New Database Tracks Canceled People

Somewhere in the Rocky Mountains, an anonymous researcher has launched a website that tracks people who have been “canceled” for exercising their right to free speech. Appropriately named “CanceledPeople.org,” the database already has 195 entries, with many recognizable names including James Damore, Ayaan Hirsi Ali, Jordan Peterson, Charles Murray, Megyn Kelly, Nicholas & Erik Christakis, Bret Weinstein, Chris Mathews, Roseanne Barr, Gina Carano, Roger Pielke Jr., and, of course, Donald Trump.

Notable among those listed are people who are not merely victims of the so-called Left, but also the Right. For example, the first name on the list is Junia Joplin, a Baptist Minister who was fired after she came out to her congregation as a transgender woman during a sermon. This indifference to who is being canceled (and who is doing the canceling) is a welcome attempt at nonpartisanship, although the majority of the listings are people victimized by the Left.

On their About page, the site creators explain what they look for when considering who to add to their database. They write:

“The canceled person has been targeted for behavior that falls within the boundaries of “reasonable expression” (see more on this below). The “offense” may not be recent, and it may not even be their own action.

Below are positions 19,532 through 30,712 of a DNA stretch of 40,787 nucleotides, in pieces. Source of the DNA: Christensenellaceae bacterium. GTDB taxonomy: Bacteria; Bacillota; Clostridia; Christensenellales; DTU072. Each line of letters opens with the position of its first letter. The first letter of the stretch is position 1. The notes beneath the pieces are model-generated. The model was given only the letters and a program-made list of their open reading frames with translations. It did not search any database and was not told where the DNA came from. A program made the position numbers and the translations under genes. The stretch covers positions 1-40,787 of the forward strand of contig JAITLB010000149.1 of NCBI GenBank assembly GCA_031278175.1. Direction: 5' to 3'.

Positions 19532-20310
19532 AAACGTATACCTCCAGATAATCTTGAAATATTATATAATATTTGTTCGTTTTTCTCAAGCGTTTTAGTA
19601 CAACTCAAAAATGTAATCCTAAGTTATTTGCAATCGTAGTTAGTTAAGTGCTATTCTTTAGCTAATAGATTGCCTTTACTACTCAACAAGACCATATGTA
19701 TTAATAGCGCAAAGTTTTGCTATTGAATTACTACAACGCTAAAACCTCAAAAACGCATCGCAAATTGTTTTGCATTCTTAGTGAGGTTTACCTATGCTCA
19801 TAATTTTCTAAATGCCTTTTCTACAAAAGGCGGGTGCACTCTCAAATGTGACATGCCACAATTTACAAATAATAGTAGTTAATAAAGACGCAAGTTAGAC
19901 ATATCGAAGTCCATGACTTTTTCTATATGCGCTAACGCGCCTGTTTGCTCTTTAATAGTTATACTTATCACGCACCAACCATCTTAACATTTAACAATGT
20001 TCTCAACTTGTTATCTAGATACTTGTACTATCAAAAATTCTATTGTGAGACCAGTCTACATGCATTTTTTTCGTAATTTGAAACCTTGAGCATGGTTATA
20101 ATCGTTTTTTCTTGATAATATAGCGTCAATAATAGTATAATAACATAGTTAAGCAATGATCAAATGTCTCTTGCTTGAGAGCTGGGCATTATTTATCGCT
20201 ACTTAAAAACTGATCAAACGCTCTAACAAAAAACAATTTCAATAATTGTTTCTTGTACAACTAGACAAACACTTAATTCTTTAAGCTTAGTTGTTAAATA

The canceled person has lost their job or position (this includes forced resignations). Their future professional opportunities have been limited. If they are self-employed, they have suffered financial losses from a boycott or sabotage of their company.

The canceled person has faced a coordinated effort to silence them. The effort seeks to render their person or their ideas unfit to discuss.

The canceled person has faced a coordinated effort to shame them and destroy their reputation. The effort seeks to damage their self-worth and will likely target their personal or professional relationships.”

A strength of this well sourced, no frills database – they don’t even have a logo! – is the “Offense” column, where a lengthy explanation of exactly what happened is provided. Reading these explanations will trigger recollections in many cases where the event gathered national or international publicity for a time, but the name of the person canceled was forgotten.

Whoever is responsible for this database wants to remain unknown, but we salute their efforts and hope they will continue their excellent work. They have created a valuable resource for anyone seeking to more thoroughly understand cancel culture. And needless to say, there have already been far, far more instances of cancelation than the 195 high profile events captured so far in this database, and multiples more cases where people have been intimidated into silence.

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